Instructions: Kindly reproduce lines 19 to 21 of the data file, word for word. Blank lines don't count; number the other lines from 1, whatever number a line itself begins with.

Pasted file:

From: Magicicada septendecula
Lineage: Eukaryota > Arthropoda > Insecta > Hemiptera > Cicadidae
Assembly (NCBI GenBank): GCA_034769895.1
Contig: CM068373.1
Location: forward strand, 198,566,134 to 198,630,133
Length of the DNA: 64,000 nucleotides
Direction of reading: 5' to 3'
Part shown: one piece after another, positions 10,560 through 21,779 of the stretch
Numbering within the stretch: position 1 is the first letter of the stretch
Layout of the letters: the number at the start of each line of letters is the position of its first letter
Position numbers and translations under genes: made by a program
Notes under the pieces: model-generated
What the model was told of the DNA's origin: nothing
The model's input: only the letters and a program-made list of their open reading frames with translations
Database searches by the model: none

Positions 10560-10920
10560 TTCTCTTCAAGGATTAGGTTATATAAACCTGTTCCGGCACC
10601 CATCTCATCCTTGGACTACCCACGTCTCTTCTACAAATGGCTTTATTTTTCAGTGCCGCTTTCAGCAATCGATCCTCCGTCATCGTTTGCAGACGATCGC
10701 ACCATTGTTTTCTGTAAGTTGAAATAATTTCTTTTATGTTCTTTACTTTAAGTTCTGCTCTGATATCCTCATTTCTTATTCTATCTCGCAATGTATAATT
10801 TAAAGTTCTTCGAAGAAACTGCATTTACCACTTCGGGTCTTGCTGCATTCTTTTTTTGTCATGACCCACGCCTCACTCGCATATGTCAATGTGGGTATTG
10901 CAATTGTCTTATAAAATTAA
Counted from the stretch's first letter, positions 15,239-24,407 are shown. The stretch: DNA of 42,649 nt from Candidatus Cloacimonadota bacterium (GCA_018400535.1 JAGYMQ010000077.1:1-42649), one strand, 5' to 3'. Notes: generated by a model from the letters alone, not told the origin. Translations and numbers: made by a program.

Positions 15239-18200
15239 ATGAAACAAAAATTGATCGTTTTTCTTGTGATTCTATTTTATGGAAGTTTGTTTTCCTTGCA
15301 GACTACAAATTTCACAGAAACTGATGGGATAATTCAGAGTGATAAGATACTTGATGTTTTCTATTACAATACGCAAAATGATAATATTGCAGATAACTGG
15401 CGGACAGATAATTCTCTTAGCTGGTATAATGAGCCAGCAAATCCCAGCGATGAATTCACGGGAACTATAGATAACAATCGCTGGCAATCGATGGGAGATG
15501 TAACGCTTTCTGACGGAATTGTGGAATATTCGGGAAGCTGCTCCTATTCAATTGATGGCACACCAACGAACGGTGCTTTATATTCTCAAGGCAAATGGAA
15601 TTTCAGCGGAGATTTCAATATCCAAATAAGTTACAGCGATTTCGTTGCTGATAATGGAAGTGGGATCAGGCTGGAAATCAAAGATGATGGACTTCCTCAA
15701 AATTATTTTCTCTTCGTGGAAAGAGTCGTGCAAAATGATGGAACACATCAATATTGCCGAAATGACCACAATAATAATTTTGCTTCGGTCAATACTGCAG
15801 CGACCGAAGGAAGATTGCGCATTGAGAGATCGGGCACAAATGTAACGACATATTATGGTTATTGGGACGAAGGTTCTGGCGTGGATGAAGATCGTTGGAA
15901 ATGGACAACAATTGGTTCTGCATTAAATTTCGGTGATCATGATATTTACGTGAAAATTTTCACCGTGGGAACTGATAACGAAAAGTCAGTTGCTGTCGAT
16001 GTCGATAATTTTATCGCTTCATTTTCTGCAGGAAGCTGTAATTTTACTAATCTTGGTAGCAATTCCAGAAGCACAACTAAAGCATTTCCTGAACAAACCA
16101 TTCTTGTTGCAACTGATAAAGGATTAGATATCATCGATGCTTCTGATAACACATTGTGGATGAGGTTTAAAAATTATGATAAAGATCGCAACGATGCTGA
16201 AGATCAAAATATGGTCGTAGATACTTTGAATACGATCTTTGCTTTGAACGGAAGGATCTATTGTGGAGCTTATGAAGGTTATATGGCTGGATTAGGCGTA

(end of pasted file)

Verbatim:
10701 ACCATTGTTTTCTGTAAGTTGAAATAATTTCTTTTATGTTCTTTACTTTAAGTTCTGCTCTGATATCCTCATTTCTTATTCTATCTCGCAATGTATAATT
10801 TAAAGTTCTTCGAAGAAACTGCATTTACCACTTCGGGTCTTGCTGCATTCTTTTTTTGTCATGACCCACGCCTCACTCGCATATGTCAATGTGGGTATTG
10901 CAATTGTCTTATAAAATTAA